Wednesday, December 17, 2008
Chowki in Picadilly
Address 2-3 Denman Street, London W1D 7HA Phone 020 7439 1330
Web site http://www.chowki.com/
Main dish price range £10-15
Rating 3 Stars. Solid pick, you won't be disappointed.
Recommended dishes Lucknow Lamb Korma
Pankaj Mishra, one of my favorite Indian authors, recently wrote a piece for the FT lamenting the state of Indian food in London, India's former imperial capital. As I've mentioned here before, it's all very much true, and in my opinion mostly due to the fact that when the tone was set for Indian cooking, the whole idea of food was not very much appreciated. It was the 60's, mostly people ate boiled meat, and salt and pepper were viewed as indulgent spices. It's not wonder that when Britishers think of curry, they think of mutely-colored, mutely-flavored, heavily creamed dishes.
So when Pankaj Mishra went on to list what he viewed as the only decent Indian joint in town as being Chowki, and that Chowki happened to be right near my office, I simply had to go. Chowki specializes in Indian regional fare, which I suppose is it's way of saying that the food they serve is the food that one might expect if one were actually in a region of India, as opposed to what passes for Indian food in London. Chowki is very much representative of a new wave of Indian immigration, itself representative of an entirely new India. The decorations are cheerful, the clientele and service young and busy, and the modern din is much reminiscent of the places my young colleagues have taken me to in Bangalore or Hyderabad. Chowki violates all of the interior-design rules set by the earlier generations of curry shops: there are no white table clothes, they use glasses rather than goblets, and there are large windows through which one can actually see the street.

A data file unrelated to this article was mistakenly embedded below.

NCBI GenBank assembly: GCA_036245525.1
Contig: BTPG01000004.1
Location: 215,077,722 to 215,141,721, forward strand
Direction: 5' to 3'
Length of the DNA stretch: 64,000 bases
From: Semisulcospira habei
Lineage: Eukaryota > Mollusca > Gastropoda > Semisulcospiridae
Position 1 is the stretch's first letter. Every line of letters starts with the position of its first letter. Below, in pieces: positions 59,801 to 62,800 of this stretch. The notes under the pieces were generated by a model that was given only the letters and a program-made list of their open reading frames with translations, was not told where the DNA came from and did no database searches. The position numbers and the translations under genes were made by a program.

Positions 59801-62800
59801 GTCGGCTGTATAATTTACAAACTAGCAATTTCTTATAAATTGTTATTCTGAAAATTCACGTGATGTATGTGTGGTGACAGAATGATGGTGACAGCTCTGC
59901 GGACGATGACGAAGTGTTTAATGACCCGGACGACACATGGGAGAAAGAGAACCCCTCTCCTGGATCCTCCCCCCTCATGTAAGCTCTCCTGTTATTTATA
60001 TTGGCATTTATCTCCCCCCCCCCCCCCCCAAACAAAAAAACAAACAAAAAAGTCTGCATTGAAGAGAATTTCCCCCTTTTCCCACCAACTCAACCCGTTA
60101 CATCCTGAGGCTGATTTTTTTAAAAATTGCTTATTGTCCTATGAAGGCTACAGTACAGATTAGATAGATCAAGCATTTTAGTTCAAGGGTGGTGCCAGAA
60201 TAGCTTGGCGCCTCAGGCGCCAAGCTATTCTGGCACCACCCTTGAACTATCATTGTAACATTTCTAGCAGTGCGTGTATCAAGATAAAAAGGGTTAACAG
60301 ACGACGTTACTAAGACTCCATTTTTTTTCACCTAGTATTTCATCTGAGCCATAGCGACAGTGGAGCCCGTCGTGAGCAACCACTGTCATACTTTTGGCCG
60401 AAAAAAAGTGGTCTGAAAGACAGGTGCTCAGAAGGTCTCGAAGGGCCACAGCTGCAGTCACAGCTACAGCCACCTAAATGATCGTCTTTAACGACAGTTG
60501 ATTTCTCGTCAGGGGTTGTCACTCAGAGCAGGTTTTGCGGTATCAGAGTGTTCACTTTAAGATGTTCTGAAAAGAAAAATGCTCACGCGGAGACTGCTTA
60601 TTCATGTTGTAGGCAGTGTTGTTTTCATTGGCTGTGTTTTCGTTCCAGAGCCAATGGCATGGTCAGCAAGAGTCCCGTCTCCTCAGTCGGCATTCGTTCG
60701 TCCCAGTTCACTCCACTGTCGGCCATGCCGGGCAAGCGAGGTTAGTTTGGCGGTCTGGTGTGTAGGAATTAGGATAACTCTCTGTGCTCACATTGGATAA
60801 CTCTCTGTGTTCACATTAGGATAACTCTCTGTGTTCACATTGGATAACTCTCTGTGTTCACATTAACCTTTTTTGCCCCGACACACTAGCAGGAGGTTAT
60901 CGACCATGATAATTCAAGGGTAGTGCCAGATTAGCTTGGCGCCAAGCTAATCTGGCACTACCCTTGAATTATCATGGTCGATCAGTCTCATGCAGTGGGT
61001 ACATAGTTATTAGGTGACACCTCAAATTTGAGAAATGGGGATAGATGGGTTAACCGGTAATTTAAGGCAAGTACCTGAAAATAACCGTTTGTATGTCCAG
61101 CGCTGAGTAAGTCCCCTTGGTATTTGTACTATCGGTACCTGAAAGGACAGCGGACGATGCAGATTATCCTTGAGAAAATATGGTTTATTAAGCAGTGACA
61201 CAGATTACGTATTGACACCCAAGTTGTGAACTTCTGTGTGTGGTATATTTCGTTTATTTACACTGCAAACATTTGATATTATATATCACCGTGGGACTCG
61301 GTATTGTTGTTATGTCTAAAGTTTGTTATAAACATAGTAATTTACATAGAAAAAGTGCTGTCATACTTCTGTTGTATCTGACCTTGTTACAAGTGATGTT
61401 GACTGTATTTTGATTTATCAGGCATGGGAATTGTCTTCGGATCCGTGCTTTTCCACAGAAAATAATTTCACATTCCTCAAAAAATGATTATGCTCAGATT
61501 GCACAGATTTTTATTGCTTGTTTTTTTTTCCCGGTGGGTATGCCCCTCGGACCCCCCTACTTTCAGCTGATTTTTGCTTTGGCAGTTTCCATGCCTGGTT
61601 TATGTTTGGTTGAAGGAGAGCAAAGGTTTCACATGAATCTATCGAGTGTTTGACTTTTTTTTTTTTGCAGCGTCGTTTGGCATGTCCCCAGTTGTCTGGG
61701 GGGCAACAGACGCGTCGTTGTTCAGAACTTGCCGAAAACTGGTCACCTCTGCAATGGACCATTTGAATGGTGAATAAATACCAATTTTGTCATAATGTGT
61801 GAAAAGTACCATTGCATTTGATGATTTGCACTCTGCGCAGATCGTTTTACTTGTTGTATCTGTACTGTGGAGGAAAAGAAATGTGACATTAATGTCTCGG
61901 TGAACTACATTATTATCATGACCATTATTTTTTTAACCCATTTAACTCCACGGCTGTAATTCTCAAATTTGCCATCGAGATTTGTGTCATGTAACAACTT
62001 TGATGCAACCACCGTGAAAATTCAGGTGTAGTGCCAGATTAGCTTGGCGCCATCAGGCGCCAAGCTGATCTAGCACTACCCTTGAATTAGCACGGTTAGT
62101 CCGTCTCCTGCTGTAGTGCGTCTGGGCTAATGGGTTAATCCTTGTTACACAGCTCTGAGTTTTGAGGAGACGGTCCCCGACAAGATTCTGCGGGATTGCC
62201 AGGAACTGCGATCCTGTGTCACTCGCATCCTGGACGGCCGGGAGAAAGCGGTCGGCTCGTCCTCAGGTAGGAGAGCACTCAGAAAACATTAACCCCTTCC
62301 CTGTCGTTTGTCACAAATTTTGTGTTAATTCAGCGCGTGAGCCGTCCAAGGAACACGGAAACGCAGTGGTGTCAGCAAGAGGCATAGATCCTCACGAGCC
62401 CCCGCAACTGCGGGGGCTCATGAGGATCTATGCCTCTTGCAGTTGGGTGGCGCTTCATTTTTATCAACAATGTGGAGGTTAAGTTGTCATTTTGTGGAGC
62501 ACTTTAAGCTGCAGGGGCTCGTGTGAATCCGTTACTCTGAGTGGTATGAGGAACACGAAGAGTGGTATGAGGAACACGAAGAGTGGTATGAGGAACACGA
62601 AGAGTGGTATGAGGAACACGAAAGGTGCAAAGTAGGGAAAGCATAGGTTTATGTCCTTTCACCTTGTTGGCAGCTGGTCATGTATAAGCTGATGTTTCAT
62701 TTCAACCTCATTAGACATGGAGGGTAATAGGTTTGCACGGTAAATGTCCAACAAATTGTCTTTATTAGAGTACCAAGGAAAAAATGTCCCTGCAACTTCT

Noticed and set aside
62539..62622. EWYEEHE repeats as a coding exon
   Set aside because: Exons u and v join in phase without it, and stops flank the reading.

I've read that Chowki's menu varies to reflect a different region of India every few months. Apparently they've abandoned this, and now just have a number of dishes from named regions, arrayed across a rather confusing glossy menu. The food, once ordered, is promptly served in a set comprising of a main dish, a plate of rice, and a lentil dal. It's exactly how a modern Indian would expect to be served, if he were trying to imitate the individual-serving style of western restaurants, but seeing as how Chowki's patrons are mostly trying to escape these staid western traditions, it's not clear why the food doesn't simply come family style.
But no matter. The food overcomes the jumble of its presentation. It's easy to see Mishra likes it -- the curries were very well prepared, nicely spiced, with succulent meat and not a hint of curry to pander to the punters. The Lucknow Lamb Korma stood out as exquisite -- it was clear that the meat was marinated as it should be, and the sauce was absolutely divine -- a finer balancing of flavours I can't recall having.
I'm not really an expert, but I do have reason to call into question the regional provenance of the dishes -- the names are a bit condescending and hardly apropos of anything. Hyderbadi Chicken Curry? Why, anyone who's ever been knows that the dish of that fine Deccan city is Biryani. I spend three months there and can't recall a Chicken Curry. Similarly, the Keralan Prawn Curry, I expected to be a verion of the fine seafood molees that are served in delightfully light coconut broths… instead it was just variation of a basic (but good) tomato curry.
I will certainly be back to Chowki -- even if the menu is a bit weird and gimmicky, and the service chaotic. It's a great spot to get re-aquainted with the flavors of India as they were meant to be, and it takes a rare place among London restaurants that are both cheap and good.
A solid 3-star pick. Better ambience and a more artful menu would easily put it into 4-star territory.